Several government agencies that had been established prior to the advent of the Second Malaysia Plan increased their participation in the economy during the Second Malaysia Plan. These agencies included the Malaysian Industrial Development Authority (MIDA) and Majlis Amanah Rakyat (MARA). Several more were also established under the plan, including the Perbadanan Nasional (PERNAS, or the National Trading Corporation), State Economic Development Corporation and the Urban Development Authority (UDA).
PERNAS was established to purchase businesses and participate in joint ventures with private companies, as well as to develop nascent industries to be held in trust until the Malays held sufficient capital to take them over. By the end of the plan's tenure, PERNAS owned 100% of eight companies involved in insurance, trading, construction, properties, engineering, securities, and mining. Joint ventures had also been formed with the private sector to develop the mining, containerisation, tourism and consulting industries.
Parliament passed the Industrial Coordination Act during the Second Malaysia Plan, which required all new manufacturing enterprises with M$100,000, or twenty-five or more workers, to be licensed by the Minister of Trade and Industry. To obtain such a licence, each firm had to meet certain conditions set by the Ministry, which could vary. Malaysian Chinese manufacturers were concerned about the act, as they had operated with minimal control from the government before. Nevertheless, the government stated the act was not meant to be detrimental towards any group, and went ahead with its implementation. Under the act, firms were divided into three categories: firms approved after 1 January 1972, firms approved before then, and firms operating without approval from the Ministry. All firms subject to the act were required to submit a proposal to the Ministry stating how they planned to achieve the long-term target of achieving 30% Malay and 70% non-Malay Malaysian ownership in the company. Proposals that were accepted then became the guidelines for how the relevant company would operate.
Until the Second Malaysia Plan, industry was concentrated on the west coast of Peninsular Malaysia. The plan thus moved to establish new industrial estates on the east coast, in order to curb rural-urban migration—the east coast was considerably less urbanised than the west coast.
By 1975, manufacturing activities constituted 16% of the Malaysian Gross Domestic Product (GDP), one per cent short of the target of the Second Malaysia Plan. Manufacturing grew negligibly in 1975, attributed by the government to the global recession that year. This contrasted with the 15% growth achieved in 1974, which well exceeded the target of 12.5% growth per year during the Second Malaysia Plan. Food, wood products, and chemical products made up the majority of the manufacturing sector. The substantial growth in manufacturing during this period has been attributed to the government's establishment of free trade zones, where any goods brought in would not be subject to customs duties, and goods could be freely exported abroad or transferred to another free trade zone. In 1974, such zones were declared in the states of Penang, Selangor, and Malacca. The industries located in these zones were mostly electronics-, rubber product- and textile-based.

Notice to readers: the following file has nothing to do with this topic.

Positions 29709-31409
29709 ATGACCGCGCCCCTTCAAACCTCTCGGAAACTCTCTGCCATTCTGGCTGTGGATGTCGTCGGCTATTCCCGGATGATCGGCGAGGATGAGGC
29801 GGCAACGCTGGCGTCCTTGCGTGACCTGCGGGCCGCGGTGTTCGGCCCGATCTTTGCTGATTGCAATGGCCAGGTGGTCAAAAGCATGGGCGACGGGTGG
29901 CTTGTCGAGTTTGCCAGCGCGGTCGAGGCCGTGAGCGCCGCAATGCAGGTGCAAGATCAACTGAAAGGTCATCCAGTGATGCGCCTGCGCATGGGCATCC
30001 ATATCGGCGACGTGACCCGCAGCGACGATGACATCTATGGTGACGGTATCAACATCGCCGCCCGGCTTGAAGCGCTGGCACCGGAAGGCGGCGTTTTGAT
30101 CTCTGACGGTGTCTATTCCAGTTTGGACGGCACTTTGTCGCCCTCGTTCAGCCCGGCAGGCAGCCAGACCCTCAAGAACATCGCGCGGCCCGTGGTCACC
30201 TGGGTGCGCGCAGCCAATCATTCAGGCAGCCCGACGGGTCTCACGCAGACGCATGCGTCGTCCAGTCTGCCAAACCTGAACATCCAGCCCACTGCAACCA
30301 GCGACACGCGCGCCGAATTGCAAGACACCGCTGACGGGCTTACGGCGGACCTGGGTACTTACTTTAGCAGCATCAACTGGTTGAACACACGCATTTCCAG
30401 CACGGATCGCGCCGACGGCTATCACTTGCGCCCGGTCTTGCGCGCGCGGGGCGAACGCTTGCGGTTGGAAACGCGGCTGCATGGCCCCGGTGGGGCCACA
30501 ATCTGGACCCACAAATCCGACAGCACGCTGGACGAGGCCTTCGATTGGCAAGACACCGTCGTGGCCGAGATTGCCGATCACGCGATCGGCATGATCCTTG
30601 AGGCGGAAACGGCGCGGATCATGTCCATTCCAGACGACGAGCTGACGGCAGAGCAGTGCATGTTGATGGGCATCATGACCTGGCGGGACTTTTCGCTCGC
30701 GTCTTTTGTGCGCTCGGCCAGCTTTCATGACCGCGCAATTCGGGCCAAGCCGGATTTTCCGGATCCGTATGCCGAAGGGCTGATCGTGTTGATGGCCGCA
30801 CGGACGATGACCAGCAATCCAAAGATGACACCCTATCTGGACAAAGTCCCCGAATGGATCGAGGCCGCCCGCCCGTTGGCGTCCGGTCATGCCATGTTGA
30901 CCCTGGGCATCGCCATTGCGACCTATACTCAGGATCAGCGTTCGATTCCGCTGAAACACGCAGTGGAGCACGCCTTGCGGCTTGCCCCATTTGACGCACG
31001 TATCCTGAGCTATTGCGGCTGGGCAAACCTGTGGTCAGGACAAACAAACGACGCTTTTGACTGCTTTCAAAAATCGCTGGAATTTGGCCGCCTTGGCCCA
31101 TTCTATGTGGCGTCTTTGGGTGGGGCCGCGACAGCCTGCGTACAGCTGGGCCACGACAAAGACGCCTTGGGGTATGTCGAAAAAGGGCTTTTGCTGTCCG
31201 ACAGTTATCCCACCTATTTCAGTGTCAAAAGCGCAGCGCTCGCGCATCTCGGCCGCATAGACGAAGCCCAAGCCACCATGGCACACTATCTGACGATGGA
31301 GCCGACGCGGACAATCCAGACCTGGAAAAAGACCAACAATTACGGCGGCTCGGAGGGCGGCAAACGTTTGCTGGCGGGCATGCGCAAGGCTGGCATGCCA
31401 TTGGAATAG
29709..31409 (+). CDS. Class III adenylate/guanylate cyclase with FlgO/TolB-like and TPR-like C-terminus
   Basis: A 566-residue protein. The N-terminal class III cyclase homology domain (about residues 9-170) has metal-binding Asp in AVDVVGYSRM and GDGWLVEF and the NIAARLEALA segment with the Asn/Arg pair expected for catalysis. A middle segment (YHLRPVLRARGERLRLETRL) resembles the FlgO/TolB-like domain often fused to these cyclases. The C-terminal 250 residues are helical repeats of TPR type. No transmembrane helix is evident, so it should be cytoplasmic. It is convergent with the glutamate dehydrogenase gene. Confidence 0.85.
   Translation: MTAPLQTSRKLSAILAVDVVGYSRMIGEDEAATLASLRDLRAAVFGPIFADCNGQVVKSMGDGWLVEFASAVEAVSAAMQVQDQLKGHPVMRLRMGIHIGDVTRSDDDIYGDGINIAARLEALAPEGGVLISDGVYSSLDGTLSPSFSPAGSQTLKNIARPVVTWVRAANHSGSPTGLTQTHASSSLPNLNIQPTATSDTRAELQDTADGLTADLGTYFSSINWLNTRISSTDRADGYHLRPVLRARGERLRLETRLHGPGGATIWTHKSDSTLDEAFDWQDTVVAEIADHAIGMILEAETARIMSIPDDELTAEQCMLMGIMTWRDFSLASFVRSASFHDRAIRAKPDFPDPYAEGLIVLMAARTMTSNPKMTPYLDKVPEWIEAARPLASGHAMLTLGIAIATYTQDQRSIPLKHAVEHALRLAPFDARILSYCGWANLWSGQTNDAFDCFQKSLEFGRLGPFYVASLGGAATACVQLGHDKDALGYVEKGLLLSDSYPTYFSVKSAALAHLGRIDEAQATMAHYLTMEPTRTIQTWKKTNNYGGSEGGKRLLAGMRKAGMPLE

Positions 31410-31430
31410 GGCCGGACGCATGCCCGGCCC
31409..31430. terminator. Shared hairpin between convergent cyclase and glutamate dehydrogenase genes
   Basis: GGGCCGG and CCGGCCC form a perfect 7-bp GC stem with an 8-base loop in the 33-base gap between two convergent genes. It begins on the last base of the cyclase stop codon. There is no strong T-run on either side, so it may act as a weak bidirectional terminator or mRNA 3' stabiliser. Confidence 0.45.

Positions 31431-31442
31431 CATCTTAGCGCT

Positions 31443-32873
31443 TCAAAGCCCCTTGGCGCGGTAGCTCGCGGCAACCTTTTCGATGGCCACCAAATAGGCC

Until the late 1970s, Malaysia was the world's foremost producer of tin, supplying roughly 40% of the non-communist world's tin. Nevertheless, tin reserves were declining; mining's contribution to the GDP was projected to fall 13% over the course of the Second Malaysia Plan, due to the exhaustion of tin and iron reserves. However, bauxite and copper continued to contribute to the mining sector in the early 1970s. Malay participation in the mining sector was minimal, and as much as 70% of the industry remained under foreign control. This was a legacy of the British colonial era; many British firms, which had arrived in the 19th century to exploit Malaysian mineral resources, had not departed yet. Malay participation in the mining sector—especially in tin—was further hampered by the British tendency in the 19th century to bring in cheap Chinese labour; most of those employed in mining were still Chinese as late as 1970.
Petroleum or crude oil began to significantly contribute to the Malaysian economy in the 1970s, as new oil rigs and refineries were set up. By 1975, total production of crude oil stood at 90,000 barrels per day (14,000 m3/d), most of it produced by Shell. In 1974, the exclusive right to own, explore and exploit petroleum in Malaysia was vested in the government enterprise of Petronas. The following year, Petronas was granted sole rights over the marketing and distribution of all petroleum products and a provision to control other companies without taking an ownership stake in them, through the issuance of management shares to Petronas.
The number of Malays employed in the mining sector soared from 1970 onwards, as the government's restructuring policies came into force. When the Second Malaysia Plan began, less than 200,000 Malays were employed in the mining industry. By 1990, they numbered nearly a million, well ahead of the target numbers originally outlined. Licences for mining operations were specially reserved for Malays as part of the drive to increase their ownership level in the mining industry. The government also ostensibly increased Bumiputra ownership by nationalising several formerly foreign mining companies—by 1989, state corporations controlled 60% of the mining industry. The government was also aided by the fact that petroleum soon eclipsed other minerals in the mining sector—as Petronas was a state-owned corporation, it was also considered a Bumiputra enterprise. However, the government has been criticised for this practice, as it is argued nationalised corporations belong to the public at large, and not only to the Bumiputra.